Canada lags and EU leads in ESG financing arena, ISF says

Tablot wind farm Source: Enbridge

Canada is moving painfully slowly to set the market and regulatory conditions required to transition to a cleaner economy, according to a report by the Institute for Sustainable Finance.

To date, Canada has made “significant” progress in only one of 15 recommendations made by a panel of experts including the current Bank of Canada governor Tiff Macklem in 2019. In another six, progress has been “moderate,” while the remaining eight have shown either a “marginal” or “minimal” advance, the report said. The last group includes a directive to help the oil and gas sector, representing roughly a fifth of Canada’s exports, transition toward cleaner technologies.

“It is clear that progress has been too slow, and there is still a great deal of work to do,” ISF’s Chairman Sean Cleary wrote in the report, along with researcher Andrew Hakes. “The most frequent comment made by interviewees was that Europe and the U.K. have been setting the tone in terms of discussions and actions related to sustainable finance issues, and that Canada has fallen behind.”

Also included in the minimal or marginal progress categories were recommendations to encourage institutional investors to finance Canada’s future energy grid, to align the country’s infrastructure strategy with sustainable growth objectives, and to implement recommendations set by the Task Force on Climate-Related Financial Disclosures, or TCFD.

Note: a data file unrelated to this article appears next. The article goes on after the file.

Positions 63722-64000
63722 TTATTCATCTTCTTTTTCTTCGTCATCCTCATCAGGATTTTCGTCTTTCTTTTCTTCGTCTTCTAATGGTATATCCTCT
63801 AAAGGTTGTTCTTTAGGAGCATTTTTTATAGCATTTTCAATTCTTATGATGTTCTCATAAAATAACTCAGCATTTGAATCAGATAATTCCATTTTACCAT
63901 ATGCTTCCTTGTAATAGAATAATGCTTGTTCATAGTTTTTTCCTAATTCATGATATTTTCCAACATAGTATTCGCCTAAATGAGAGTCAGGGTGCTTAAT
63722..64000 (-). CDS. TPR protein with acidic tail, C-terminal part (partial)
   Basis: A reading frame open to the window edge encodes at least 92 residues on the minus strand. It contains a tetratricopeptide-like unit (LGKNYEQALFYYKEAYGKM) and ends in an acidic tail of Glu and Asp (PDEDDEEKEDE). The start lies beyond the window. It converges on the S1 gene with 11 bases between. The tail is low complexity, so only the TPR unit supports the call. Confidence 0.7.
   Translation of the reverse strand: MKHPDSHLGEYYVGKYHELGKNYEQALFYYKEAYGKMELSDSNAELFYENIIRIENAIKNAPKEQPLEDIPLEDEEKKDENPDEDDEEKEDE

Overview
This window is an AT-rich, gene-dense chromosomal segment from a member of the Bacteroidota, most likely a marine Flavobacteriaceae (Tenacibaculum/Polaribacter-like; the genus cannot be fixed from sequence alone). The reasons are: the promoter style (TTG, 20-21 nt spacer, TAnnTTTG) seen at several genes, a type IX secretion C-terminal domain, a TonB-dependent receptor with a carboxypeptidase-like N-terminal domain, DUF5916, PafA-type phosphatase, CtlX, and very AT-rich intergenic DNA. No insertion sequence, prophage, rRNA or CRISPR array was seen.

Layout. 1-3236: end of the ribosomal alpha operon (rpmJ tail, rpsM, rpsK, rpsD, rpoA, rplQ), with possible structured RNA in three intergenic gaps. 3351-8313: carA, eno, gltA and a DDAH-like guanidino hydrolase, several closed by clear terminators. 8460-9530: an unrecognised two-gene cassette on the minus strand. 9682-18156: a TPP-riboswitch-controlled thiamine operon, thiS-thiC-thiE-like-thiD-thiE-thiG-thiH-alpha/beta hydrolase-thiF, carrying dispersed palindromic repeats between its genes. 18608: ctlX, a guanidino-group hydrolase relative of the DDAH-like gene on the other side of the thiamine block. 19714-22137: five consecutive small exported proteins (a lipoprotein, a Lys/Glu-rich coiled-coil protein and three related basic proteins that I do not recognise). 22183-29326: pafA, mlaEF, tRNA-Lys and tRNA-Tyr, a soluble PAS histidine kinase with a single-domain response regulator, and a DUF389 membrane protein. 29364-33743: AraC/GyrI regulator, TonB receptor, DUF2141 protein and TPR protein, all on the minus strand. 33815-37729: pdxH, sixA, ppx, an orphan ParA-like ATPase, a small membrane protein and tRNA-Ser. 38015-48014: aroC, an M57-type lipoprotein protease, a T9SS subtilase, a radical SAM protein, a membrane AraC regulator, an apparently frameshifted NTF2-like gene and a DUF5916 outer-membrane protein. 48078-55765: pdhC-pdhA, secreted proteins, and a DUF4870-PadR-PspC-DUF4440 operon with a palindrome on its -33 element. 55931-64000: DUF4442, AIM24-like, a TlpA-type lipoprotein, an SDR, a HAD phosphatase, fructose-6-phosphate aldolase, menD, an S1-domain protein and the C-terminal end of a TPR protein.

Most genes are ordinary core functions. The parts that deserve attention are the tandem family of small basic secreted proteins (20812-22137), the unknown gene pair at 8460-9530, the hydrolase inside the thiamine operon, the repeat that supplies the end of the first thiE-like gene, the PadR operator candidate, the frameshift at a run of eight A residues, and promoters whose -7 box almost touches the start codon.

In March, the European Union established a set of anti-green-washing rules known as Sustainable Finance Disclosure Regulation, or SFDR, for financial market participants. Requirements include providing information about the sustainability of investments. In Canada, the market is still waiting for specific regulations.

The country urgently needs to implement recommendations set by the TCFD, which will help investors allocate capital based on sustainable finance criteria, said the ISF, whose founding contributors are Canada’s largest banks. 

“Canada has its own initiatives underway in terms of looking at improving the disclosure that comes into play with financial products, such as mutual funds. So I think we will see development in that area,” Margaret Childe, head of ESG Canada at Manulife Investment Management Ltd., said in an interview.  “As an asset manager, we are very closely following the EU regulations.”

The TCFD consists of 32 members from across the G-20. Michael Bloomberg, founder and majority owner of Bloomberg LP, chairs the Task Force.

“While some progress has been made and we seem to be heading in the right direction, things simply seem to be moving too slowly on this front,” the report said.

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